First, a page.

Do I qualify for a skilled worker visa?
With the introduction of the new points based Immigration system those looking to come to the UK for work are asking the question ‘do I qualify for a skilled worker visa?’ Likewise employers are asking whether they will be able to recruit workers from non-EEA or EU countries after the end of free movement on the 31 December 2020 and the introduction of the points based Immigration system. In this article we answer some of your questions on the skilled worker visa.
UK work visa and Sponsor Licence solicitors
London based OTS Solicitors specialise in business immigration law. Their expert team of work visa and sponsor licence solicitors have substantial experience in applying for visas and sponsor licences. For information on the new skilled worker visa and employer sponsor licences call the work visa and Sponsor Licence immigration lawyers at OTS Solicitors on 0203 959 9123 or contact us here. Appointments are available through video conferencing, Skype or by telephone appointment.
Which nationalities can apply for the skilled worker visa?
The skilled worker visa replaces the Tier 2 (General) visa that non-EEA nationals applied for in order to come to the UK for employed work. Under the new points based Immigration system non-EEA nationals and EU citizens will be treated equally so there are no separate visa routes depending on your nationality. All nationalities (save for the British and Irish) will need to apply for the skilled worker visa and the Home Office won't distinguish between nationalities when assessing eligibility for the skilled worker visa or allocation of points under the new points based Immigration system.
When can you apply for a skilled worker visa?
Although non-EEA and EU citizens can apply for the skilled worker visa from the 1 December 2020 onwards there are different start dates as the end of free movement for EU nationals doesn’t occur until the 31 December 2020. Therefore, whilst non-EEA nationals can secure their skilled worker visas from the 1 December 2020 onwards EU citizens can apply from the 1 December 2020 with a view to their skilled worker visas being issued for the 1 January 2021.
Immigration solicitors say that if you are an EU national who is planning to come to the UK to work in January 2021 then ideally it would be best to bring your plans forward so you arrive to live and work in the UK before 11 pm on the 31 December 2020. That way you can then apply for pre-settled status under the EU Settlement Scheme and be able to live and work in the UK free from Immigration control and without the need for a skilled worker visa. That means you won't be restricted to jobs with employers who hold a Home Office issued sponsor licence. If you are an EU national in that position it is best to speak to a settled status solicitor to check your eligibility to apply for pre-settled status.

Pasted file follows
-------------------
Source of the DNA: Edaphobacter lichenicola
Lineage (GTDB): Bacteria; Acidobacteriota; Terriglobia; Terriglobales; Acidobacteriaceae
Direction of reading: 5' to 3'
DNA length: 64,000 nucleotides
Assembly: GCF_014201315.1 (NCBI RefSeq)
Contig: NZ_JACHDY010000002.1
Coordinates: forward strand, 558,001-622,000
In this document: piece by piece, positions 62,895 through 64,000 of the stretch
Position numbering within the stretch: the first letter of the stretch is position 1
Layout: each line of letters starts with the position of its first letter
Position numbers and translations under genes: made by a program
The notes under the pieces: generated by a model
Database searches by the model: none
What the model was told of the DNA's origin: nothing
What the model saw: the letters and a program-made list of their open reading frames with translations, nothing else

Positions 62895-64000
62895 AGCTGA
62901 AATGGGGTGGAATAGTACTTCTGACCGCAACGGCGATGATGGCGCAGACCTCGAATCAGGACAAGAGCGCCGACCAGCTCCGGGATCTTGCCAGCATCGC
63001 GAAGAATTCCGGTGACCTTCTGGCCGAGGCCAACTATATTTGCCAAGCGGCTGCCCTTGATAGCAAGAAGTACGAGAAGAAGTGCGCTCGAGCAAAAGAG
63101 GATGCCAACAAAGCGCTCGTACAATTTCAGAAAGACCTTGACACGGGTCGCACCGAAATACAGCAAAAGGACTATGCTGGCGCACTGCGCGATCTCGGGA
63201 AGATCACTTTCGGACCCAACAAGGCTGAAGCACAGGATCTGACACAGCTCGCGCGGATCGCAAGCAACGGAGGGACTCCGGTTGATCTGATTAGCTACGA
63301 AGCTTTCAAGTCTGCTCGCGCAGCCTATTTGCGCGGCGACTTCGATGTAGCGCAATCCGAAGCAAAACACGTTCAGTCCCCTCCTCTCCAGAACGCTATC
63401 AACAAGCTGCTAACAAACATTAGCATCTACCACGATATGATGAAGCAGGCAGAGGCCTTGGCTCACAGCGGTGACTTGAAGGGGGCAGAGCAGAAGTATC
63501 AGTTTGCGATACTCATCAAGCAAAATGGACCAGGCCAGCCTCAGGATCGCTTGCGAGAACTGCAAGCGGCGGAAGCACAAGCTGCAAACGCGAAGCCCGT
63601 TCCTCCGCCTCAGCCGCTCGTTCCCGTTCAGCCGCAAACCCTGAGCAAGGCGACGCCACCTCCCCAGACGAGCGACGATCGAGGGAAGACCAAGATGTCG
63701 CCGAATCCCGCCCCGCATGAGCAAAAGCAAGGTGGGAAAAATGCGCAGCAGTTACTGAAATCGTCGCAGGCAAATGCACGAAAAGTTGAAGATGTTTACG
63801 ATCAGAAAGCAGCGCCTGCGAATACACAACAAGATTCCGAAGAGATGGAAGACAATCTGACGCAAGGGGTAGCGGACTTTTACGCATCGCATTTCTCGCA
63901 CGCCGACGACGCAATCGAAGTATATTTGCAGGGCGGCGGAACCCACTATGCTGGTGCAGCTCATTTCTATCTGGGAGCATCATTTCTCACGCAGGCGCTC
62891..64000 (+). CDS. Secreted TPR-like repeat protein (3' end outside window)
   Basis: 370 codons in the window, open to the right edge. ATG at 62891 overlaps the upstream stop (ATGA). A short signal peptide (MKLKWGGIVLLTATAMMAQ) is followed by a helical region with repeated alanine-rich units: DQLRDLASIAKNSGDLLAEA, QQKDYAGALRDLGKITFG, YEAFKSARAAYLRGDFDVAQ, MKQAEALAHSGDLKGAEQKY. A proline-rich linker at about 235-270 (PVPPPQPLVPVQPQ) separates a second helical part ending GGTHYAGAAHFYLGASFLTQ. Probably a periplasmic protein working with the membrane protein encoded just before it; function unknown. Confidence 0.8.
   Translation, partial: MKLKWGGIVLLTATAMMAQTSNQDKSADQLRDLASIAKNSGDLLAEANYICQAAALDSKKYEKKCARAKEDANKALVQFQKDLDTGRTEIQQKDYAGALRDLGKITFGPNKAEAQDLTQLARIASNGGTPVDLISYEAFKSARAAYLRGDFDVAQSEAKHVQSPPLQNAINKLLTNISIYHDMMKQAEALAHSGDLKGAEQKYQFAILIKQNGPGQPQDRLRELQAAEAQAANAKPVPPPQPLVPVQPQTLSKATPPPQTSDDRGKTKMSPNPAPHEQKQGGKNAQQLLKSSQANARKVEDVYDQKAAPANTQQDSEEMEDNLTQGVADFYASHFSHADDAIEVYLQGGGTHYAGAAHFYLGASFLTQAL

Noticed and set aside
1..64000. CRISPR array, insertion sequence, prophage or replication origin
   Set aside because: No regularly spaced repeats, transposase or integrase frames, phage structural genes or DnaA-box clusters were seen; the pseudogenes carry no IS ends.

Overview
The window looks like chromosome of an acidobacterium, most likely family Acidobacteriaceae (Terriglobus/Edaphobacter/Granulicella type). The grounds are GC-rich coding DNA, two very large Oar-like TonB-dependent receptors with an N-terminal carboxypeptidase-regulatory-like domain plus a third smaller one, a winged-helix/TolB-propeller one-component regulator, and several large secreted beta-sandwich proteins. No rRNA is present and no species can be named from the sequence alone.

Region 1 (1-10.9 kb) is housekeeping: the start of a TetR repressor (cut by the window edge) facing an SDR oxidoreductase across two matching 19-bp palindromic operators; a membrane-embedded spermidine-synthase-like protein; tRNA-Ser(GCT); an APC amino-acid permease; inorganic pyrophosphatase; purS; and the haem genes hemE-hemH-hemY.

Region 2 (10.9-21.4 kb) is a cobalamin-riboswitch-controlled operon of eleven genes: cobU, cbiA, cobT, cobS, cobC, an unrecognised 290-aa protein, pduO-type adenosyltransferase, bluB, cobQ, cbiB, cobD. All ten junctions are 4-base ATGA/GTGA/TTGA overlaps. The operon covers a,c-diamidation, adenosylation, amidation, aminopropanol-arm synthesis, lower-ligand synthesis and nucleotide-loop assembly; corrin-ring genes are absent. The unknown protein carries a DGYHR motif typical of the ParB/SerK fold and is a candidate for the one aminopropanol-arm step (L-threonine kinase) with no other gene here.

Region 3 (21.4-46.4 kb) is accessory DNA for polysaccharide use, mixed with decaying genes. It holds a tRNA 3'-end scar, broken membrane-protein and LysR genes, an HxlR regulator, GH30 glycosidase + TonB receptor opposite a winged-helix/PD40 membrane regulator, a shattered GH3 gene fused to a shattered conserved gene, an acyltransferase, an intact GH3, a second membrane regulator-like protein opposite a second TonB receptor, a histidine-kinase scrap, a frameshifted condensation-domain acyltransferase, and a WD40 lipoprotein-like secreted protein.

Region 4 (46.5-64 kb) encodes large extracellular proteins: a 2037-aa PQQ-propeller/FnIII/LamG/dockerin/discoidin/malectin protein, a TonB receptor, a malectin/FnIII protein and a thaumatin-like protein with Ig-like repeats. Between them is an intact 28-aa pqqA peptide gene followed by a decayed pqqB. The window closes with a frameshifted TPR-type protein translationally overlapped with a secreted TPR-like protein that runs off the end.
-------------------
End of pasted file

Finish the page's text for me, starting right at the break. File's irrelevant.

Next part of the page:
What happens if I entered the UK on a Tier 2 (General) visa?
If you are a non-EEA national who entered the UK on a Tier 2 (General) visa then your visa remains valid until its expiry date. If you want to extend your work visa then you will need to apply for a skilled worker visa rather than renew your Tier 2 (General) visa. Your sponsoring employer can sponsor you on their Sponsor Licence on either a Tier 2 (General) visa or a skilled worker visa.
What is the definition of ‘skilled’ for the skilled worker visa?
The new skilled worker visa defines ‘skilled’ at RQF 3 level rather than at the current RQF 6 level. That means the required skill level has been reduced from graduate degree to A level standard qualification or equivalent.
Work visa solicitors stress that you don’t actually need to have an A level or similar standard qualification as it is the job that requires that skill level rather than you being required to hold a specific qualification. That means that if you have the equivalent of one or more A level qualifications you wouldn’t qualify for a skilled worker visa to work in lower skilled Employment, such as a general labourer on a construction site or a pot washer in a restaurant.
Do I require a sponsoring employer if I meet the skills qualification?
Whether you hold a PhD, a degree or A level standard qualification your skills and qualification don’t affect the need for you to find an employer who will sponsor you and allocate you a Certificate of Sponsorship under their Sponsor Licence. The Certificate of Sponsorship is vital so that you in turn can then apply for your skilled worker visa.